Picks and Pans Review: In the Line of Duty: a Cop for the Killing
updated 11/26/1990 AT 01:00 AM EST
•originally published 11/26/1990 AT 01:00 AM EST
Two seasons ago, NBC aired In the Line of Duty: The FBI Murders, starring Michael Gross and David Soul. It was a disturbingly violent dramatization of an actual law-enforcement incident. As you might have surmised from the title, this marks a return for the network to similar grounds with another savage case study.
After a cop (Charles Haid) is brutally gunned down in a drug bust, his partner (Stephen Weber of Wings) goes off the deep end, drinking too much, spewing out rage and aggressively flirting with death. His behavior puts the rest of his elite team (James Farentino, Susan Walters, Harold Sylvester) in jeopardy.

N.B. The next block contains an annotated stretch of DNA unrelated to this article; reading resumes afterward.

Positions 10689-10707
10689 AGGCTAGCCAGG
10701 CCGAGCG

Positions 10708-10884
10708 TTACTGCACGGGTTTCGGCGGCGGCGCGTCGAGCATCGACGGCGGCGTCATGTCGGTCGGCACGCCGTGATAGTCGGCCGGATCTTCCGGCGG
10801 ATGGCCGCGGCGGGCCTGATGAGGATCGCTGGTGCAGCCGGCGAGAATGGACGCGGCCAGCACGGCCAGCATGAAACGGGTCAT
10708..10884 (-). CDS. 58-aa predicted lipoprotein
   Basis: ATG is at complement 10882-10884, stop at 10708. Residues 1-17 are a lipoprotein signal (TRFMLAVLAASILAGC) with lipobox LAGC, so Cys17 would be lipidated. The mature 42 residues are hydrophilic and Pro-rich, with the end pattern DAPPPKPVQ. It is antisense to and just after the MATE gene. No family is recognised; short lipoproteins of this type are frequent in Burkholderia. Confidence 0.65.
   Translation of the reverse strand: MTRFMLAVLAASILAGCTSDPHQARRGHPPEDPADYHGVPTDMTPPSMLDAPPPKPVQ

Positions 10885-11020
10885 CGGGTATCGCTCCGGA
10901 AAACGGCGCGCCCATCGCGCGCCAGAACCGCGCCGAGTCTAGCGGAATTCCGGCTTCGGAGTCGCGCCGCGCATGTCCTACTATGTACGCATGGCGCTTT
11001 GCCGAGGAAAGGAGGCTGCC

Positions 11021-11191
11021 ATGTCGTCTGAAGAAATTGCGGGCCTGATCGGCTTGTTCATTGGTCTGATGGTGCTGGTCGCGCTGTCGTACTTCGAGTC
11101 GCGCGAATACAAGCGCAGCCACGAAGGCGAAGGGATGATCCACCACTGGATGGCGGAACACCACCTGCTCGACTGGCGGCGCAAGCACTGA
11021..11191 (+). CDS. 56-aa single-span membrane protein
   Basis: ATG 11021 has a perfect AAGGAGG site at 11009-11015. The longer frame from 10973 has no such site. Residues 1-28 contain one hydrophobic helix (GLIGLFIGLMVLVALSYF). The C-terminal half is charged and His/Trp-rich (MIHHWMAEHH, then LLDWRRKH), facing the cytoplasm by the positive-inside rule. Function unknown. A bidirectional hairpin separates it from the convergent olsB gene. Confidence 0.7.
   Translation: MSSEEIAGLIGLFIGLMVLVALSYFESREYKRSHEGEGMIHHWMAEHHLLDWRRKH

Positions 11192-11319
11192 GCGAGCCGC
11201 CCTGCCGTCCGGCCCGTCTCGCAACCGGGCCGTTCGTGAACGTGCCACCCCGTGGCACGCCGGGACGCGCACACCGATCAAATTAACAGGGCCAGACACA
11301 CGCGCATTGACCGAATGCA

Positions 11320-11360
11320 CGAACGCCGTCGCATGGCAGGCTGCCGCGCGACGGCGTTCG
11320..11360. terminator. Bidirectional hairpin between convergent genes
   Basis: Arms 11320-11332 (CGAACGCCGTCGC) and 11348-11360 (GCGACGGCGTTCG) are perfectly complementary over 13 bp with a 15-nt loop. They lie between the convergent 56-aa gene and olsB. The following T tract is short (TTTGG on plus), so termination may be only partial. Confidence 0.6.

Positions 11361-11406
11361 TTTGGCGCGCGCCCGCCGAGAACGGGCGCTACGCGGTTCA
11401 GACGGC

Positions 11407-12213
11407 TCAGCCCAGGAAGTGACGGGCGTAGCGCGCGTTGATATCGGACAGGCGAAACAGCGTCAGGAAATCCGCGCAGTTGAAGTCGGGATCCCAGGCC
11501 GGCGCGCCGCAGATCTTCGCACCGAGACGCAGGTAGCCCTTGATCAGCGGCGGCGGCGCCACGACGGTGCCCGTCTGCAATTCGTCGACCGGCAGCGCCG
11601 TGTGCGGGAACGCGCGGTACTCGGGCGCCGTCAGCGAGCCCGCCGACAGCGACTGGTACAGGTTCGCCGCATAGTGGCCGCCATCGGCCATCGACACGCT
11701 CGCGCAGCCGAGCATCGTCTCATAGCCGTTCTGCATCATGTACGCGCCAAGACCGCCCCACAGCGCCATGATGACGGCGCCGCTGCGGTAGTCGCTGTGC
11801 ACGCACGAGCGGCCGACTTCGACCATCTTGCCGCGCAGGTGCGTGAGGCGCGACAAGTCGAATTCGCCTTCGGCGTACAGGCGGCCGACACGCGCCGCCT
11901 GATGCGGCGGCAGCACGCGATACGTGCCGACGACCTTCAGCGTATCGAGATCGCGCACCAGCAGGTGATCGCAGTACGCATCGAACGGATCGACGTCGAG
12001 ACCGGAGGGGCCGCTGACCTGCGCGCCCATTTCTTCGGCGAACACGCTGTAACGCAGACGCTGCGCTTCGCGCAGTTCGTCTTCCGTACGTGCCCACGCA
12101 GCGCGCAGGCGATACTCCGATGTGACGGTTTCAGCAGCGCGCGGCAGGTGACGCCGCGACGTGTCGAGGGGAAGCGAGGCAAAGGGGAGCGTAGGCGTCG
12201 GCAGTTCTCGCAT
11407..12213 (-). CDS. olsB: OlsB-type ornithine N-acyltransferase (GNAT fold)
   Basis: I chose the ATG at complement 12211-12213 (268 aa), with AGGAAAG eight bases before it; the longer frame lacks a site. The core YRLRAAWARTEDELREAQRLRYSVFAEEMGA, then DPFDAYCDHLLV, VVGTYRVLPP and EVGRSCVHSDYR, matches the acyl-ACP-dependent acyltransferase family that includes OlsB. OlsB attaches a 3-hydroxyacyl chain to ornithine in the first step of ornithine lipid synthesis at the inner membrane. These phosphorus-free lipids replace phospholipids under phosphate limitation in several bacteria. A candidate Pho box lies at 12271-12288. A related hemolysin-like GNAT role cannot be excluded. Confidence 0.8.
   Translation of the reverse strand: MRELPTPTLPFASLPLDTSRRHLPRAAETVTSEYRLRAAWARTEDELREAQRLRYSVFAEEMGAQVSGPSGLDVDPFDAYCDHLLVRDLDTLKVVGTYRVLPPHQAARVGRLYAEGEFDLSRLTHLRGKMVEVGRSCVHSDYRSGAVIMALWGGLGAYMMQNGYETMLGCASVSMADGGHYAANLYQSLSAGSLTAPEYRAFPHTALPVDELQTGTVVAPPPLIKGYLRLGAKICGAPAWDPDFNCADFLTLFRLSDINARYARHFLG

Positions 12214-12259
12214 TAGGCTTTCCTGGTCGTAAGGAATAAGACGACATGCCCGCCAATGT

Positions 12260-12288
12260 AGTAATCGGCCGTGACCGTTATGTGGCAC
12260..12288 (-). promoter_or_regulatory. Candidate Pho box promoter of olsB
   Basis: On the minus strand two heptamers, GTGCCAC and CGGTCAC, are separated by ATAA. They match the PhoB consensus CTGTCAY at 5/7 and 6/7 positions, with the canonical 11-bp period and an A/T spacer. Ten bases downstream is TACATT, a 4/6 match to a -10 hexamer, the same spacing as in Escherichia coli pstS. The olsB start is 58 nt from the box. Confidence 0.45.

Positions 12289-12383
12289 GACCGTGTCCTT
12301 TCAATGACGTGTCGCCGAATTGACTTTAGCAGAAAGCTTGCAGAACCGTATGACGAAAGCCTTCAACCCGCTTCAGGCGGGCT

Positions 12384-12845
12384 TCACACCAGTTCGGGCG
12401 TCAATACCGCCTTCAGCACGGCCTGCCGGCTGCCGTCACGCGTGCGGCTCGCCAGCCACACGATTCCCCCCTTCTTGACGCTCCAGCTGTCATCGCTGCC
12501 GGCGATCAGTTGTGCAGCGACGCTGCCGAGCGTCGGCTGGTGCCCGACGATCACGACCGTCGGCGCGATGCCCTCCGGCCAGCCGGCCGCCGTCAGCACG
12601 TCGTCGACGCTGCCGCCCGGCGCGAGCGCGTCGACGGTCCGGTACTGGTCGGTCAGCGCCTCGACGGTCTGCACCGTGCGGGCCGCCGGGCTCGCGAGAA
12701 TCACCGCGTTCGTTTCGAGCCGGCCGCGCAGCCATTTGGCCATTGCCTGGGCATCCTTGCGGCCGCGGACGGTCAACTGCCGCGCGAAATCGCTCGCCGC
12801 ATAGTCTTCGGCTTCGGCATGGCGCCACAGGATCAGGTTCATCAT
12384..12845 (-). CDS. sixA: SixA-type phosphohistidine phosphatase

Weber doesn't belong in narcotics. He should be in the bomb squad. His character goes off like a fragmentation grenade. It's a powerful if somewhat precious performance, but—with the exception of Haid, who is bumped off too early to count—the only even halfway convincing one in the show. The unconvincing acting undermines the movie's realistic intent.